Thursday, July 4, 2013

Renting to Junkies

It's funny how a single bad decision can set in motion a domino-like chain of distressing events, leaving an irreversible wake of destruction in it's path.  OK, that statement may be a little melodramatic but it certainly describes how we felt on returning to our house in Bend.

We left our home in October of last year after spending the summer working down a long list of repair and renovation projects.  The idea was to give the old house a makeover in an effort to generate maximum rental income while we were cruising Mexico.  With new paint inside and out, a 6-ft cedar fence, and a landscaped yard the property never looked better.  Then the tenants moved in.

My brother, Denny, agreed to manage the property for us while we were out of the country.  He has two rentals of his own and understands the process.  I put an add in Craigslist and quickly received a few responses.  We met with one particular young woman who was very interested.  She worked as a waitress and was looking for a place to rent with her boyfriend and his cousin, a manager at the Starbucks in downtown Bend.  We liked the woman and the cousin -- they came across as sincere individuals with steady income.  I did a background check on all three using an online tenant screening service which came back clean.  Their combined income was right at the minimum required for a year lease, so they agreed to sign a 6-month lease instead that would be renewed if all rents were paid on time.

Our only hesitation was with the boyfriend.  And, in retrospect, the biggest lesson learned here is to always trust your instinct.  He talked fast and seemed to answer each question by simply saying what we wanted to hear.  My initial reaction was the same as Denny's -- that dude's a tweeker.  We should have tossed out the application right there.

Instead, flawed reasoning overcame better judgment.  It was getting late in the season.  We would be back in Mexico soon and I wanted to have a rental agreement in place before we left.  They had the money to move in and two out of the three seemed like good tenants.  So, we took a chance and gave them the keys.  And, they paid the rent on time...for three months.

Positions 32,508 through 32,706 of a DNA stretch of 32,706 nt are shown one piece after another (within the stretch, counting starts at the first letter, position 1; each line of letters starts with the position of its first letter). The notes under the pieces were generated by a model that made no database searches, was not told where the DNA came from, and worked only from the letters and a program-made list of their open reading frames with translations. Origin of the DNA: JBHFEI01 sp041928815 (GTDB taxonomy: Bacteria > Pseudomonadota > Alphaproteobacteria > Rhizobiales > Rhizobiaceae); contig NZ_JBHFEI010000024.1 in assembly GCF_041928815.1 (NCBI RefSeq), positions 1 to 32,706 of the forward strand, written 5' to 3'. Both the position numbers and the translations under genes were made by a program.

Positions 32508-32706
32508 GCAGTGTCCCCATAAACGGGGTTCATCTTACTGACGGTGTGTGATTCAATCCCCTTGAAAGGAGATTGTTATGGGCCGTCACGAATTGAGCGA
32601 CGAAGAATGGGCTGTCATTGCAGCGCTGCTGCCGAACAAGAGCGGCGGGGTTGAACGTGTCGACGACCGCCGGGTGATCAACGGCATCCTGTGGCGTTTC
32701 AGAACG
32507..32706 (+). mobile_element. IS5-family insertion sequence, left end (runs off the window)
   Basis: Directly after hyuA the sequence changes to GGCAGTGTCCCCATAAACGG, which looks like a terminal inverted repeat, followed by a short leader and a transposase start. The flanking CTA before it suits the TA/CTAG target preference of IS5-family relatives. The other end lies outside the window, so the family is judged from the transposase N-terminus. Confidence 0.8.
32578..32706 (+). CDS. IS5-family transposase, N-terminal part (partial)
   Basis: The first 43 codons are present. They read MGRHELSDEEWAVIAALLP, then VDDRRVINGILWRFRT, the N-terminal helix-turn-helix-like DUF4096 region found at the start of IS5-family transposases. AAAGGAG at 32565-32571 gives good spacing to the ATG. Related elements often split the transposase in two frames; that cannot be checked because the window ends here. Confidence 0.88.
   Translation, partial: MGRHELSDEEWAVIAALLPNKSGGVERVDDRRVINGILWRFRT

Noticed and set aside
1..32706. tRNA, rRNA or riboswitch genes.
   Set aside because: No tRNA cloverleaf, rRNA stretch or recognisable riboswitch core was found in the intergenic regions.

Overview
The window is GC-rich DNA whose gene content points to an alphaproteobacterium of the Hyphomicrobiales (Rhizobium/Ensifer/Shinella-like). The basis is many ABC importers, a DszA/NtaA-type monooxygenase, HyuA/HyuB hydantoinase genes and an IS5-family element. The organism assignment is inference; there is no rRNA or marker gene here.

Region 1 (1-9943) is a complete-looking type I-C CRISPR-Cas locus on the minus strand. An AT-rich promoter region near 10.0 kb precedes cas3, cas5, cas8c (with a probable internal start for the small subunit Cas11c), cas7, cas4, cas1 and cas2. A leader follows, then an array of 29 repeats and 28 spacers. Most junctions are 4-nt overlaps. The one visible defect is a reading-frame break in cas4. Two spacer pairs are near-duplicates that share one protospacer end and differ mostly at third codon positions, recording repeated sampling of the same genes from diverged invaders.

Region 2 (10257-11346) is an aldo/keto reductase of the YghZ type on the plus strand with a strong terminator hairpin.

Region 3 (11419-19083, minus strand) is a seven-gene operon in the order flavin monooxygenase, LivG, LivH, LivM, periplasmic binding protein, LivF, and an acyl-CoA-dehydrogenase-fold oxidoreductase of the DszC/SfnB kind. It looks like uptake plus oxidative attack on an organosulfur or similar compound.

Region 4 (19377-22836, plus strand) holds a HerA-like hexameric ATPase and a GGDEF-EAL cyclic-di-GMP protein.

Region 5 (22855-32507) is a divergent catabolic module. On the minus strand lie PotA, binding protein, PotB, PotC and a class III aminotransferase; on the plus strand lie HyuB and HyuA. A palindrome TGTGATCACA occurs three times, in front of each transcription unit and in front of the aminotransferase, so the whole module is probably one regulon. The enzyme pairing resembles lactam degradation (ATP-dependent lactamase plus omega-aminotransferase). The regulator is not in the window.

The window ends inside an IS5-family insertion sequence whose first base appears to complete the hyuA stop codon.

By mid-January we were in Mazatlan on Jean Marie dealing with our never-ending engine problem.  I called Denny to find out why there was no deposit for the month's rent.  That's when the drama began to unfold.  Apparently, the boyfriend went off on a drug-induced rage and beat up the girl.  At some point, the cousin attempted to intervene and was slashed across the arm with a large knife.  The wound was so severe it almost severed his arm.  It turns out, the boyfriend already had a felony record  for attempted murder -- an important little nugget of information that I expected to see on the tenant screening report.

So, the boyfriend goes to jail, the girl moves to Arizona to live with her mother, and the cousin remains in the house with a surgically-repaired arm, living on disability checks.  Needless to say, the lease is terminated.

The cousin would like to stay in the house, though, and offers to pay his share for the month and find new roommates to cover the rest.  Our ongoing engine problems require us to spend another season in Mexico and another summer in Oregon.  So, Denny agrees to allow subletting the house for the next three months until we arrive.  Another ad is placed in Craigslist and two guys, who seem normal, pay for the first month and move in.